15 Sunday of the Year B
Am 7:12-15; Eph 1:3-14; Mk 6:7- 13
If anyone asks which foreigner is respected most in a host country, most people would say it is an ambassador. When a president or head of state receives an ambassador, he acknowledges the country that sent him. When his government falls, the ambassador no longer represents any country.
Jesus himself also uses this human concept of being sent to continue the preaching of his kingdom. In today’s gospel, Jesus sent his apostles to preach the need of repentance and drive out demons and anoint the sick with oil (Mk 6:12-13).
He told them to wear sandals and bring only a walking staff - no food, no sack, no money in their pockets, not a second tunic. If we interpret Jesus’ instructions literally, then most of the modern missionaries are missing the point. According to Jesus’ instructions, the apostles should not bring a bag, or food, or money or a second tunic. However, modern missionaries carry two or three suitcases of clothes and belongings, money and even a visa or master card.
Jesus’ instructions in today’s gospel are also different from the instructions recorded in the gospels of Matthew and Luke concerning missionaries’ belongings (Mt 10:5:15; Lk 9:1-6). The reason for the differences may be due to their different memories. This point tells us it is not necessary to interpret Jesus’ instructions literally. We need scripture scholars to help us understand Jesus’ instructions on how to travel on missionary journeys. We also rely on the church to interpret the scripture because the Church was entrusted with the mission to safeguard God’s word from being misinterpreted. Thus, details of what to bring for missionary journeys are not essential. What Jesus tells them is they are to bring basic needs only. The basic needs at that time in Palestine were different from basic needs in our time in the modern world. To preach the gospel in rich countries, they are to live in this way, but in poor countries, they are to live differently.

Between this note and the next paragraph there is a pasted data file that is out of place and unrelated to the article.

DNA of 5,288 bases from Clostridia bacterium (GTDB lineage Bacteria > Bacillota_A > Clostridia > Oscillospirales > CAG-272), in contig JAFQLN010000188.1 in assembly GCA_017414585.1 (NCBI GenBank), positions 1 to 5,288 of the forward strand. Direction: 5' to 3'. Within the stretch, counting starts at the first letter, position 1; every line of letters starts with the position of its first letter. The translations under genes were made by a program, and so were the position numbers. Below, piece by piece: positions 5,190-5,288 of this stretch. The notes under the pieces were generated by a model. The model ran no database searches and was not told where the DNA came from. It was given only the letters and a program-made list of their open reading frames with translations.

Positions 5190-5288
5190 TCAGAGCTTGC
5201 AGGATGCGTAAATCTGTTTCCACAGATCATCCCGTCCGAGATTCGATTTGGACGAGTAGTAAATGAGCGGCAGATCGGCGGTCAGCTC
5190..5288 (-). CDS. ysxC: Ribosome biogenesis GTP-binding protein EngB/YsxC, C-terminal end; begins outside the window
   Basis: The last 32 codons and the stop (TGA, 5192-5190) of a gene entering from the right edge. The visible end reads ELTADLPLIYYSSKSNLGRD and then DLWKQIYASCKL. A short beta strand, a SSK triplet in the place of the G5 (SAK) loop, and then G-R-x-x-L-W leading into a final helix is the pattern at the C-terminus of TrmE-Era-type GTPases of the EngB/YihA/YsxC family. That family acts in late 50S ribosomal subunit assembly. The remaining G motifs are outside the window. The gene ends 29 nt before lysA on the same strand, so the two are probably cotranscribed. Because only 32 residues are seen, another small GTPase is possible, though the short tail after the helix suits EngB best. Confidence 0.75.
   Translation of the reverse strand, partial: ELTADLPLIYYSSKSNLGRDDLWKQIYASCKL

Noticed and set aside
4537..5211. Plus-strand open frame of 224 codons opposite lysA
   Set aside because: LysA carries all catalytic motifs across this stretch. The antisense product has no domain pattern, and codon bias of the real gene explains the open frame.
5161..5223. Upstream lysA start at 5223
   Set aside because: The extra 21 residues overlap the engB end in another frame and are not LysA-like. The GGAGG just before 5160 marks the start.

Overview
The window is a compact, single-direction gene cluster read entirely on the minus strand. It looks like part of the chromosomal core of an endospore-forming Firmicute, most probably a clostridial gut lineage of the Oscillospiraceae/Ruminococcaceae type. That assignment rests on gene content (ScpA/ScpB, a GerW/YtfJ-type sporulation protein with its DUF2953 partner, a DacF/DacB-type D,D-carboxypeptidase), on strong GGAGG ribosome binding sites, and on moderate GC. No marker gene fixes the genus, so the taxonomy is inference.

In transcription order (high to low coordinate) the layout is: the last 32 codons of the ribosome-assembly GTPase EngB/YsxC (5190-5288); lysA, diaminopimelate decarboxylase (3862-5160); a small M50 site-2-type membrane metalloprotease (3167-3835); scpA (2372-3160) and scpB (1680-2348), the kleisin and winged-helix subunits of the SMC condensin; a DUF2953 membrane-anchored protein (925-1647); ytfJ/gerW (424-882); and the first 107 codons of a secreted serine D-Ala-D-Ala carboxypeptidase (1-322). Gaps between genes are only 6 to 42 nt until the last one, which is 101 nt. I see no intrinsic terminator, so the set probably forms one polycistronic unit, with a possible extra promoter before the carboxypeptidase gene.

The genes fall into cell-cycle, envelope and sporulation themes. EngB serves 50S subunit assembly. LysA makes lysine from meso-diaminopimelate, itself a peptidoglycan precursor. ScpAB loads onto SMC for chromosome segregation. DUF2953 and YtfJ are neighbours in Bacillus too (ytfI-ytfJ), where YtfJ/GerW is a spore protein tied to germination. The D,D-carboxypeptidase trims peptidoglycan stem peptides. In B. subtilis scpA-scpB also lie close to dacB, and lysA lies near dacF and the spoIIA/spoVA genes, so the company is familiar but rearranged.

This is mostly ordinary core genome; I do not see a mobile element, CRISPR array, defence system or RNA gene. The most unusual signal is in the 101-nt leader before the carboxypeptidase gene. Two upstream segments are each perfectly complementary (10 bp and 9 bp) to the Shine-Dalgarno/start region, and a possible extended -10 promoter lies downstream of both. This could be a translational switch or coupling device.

In any circumstance, they are to live a simple life style so that the message of the gospel may stand out. The Lord wants to teach them to put their trust and faith in God’s providence. The Gospel of Matthew and Luke of the same story tell us: the laborer deserves his wage (Mt 10:10; Lk 10:7).
If we follow the details literally as to what to bring for the missionary journey, we will forget the importance of preaching God’s word. Given authority to preach the gospel by Jesus, the apostles then gave authority to their successors, the bishops. The diocesan bishops in turn gave authority to the clergy to preach. The Decree on the Ministry and Life of Priests stated: Christ, through the apostles themselves, made their successors, the bishops, sharers in His consecration and mission. The office of their ministry has been handed down, in a lesser degree indeed, to the priests. (Priestly Life and Ministry # 2).
They received authority to preach by the laying on of hands in the sacrament of holy orders. In the Old Testament, God sent his prophets to speak to his people in his name. The instrument, which God uses, does not depend on our social status, educational level or human skill, but on God’s grace and his power and our cooperation. This was proved by God’s selection of Amos, a shepherd and a dresser of sycamores to prophesy to the northern Israelites and Jesus’ selection of the apostles, mostly fishermen with less education.
With reasoning and observation, we can also see how authority in the church was handed down. It was aimed to maintain unity in the mystical body of Christ so that apostolic activities can be coordinated and harmonized. If authority is not handed down in order, people might fight for influence and gain, difficult to be united. The history of the Christian world has proved that. Looking around and afar, we can see hundreds of different Christian denominations in the world. To disagree on something important, they can separate themselves in order to establish a new denomination. Activities in the Church are aimed not only at unity, but also at communion with the vine, that is Christ and the branches, that is Christians by sentiment and grace. Communion is a characteristic of the Catholic Church. Other denominations, political or social parties may be of unity, but not in communion. Communion implies unity, participation and shared feeling in grace, sentiment and desire. For instance, a concern of the leader of the church must be a concern of the whole church.
When there is joy, sadness or concern in the church, the clergy and laity share that sadness, joy and concern. The communion of joy, sadness and concern is not only shared in thought, but also in feeling and prayer. To use a Latin expression, it is called sentire cum ecclesiae. That is what Saint Paul wrote: Rejoice with those who rejoice, weep with those who weep (Rom 12:15).
Prayer for unity and communion with the Church:
Oh Lord Jesus, the eternal shepherd!
We thank you for your institution of the church
on the foundation of the apostles.
May the bishops, priests, religious men and women
be united and in communion with the successor of Peter
in preaching the good news of salvation.
Teach me to cooperate in the apostolic work
in order to maintain unity and communion
with the Church. Amen.
John Tran Binh Trong